Last week I examined, in Tip #1 the importance of reading in the process of writing. This week I look at the act of writing itself and the importance of practice.
2. Write—something–every day.
When asked what advice he’d give to someone who wanted to be a writer, Ernest Hemingway famously quipped “Go somewhere and write.”
Listen to Papa.
Like anything, writing is a skill that we develop over time and with practice. The only way to truly practice is to write and the more we write, the better
Malcolm Gladwell, in his examination of excellence Outliers, posited that every person who rises to prominence in their field has put in at least 10,000 hours of practice before their breakthrough. That works out to eight hours a day, five days a week, for five years. More, if you can only do it part-time. The lesson is that it takes time and work to learn the craft, no matter what the craft is.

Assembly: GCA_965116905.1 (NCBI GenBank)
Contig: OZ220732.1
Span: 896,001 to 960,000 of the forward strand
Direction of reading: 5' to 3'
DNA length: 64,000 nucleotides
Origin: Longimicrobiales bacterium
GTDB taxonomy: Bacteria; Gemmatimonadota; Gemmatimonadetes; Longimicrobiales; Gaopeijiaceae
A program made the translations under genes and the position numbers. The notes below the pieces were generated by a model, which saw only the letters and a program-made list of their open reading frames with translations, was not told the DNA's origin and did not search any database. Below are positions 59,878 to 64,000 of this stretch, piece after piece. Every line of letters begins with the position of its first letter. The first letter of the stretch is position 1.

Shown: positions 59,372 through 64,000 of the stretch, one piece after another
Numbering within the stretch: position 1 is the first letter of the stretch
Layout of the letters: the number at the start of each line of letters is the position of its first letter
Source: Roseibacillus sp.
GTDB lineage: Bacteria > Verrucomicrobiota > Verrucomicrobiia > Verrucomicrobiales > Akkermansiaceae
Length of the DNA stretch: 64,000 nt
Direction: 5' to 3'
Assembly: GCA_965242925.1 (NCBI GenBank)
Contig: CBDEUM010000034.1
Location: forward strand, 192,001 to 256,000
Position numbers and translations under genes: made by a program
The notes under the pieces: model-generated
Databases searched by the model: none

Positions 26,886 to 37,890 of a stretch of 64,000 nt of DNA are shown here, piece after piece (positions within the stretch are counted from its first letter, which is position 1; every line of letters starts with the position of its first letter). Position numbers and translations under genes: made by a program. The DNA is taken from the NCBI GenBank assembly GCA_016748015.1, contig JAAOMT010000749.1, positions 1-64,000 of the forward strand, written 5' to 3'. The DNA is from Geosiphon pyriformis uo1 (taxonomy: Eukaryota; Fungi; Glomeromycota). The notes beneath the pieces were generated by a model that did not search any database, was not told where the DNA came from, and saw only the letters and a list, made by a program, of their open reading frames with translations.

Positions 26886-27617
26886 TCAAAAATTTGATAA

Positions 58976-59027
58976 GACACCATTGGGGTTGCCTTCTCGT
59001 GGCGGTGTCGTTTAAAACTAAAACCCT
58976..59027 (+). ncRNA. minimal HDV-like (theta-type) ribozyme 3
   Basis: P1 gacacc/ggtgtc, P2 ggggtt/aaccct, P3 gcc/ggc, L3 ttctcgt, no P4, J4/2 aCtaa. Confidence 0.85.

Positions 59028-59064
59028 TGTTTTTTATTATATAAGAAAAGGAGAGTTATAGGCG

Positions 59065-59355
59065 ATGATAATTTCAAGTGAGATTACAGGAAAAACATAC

So we must write. Something. Every day. It does not matter what we write. Some find it easiest to keep a journal. Some a notebook of story ideas and impressions. Some write poetry or try to dramatize scenes or characters from their day. It does not matter as long as we write. The object is to develop a facility with the language and an ease with translating the images and ideas in our heads into words, sentences, and paragraphs on paper. That ease, that facility, only comes with practice.
So go somewhere and write.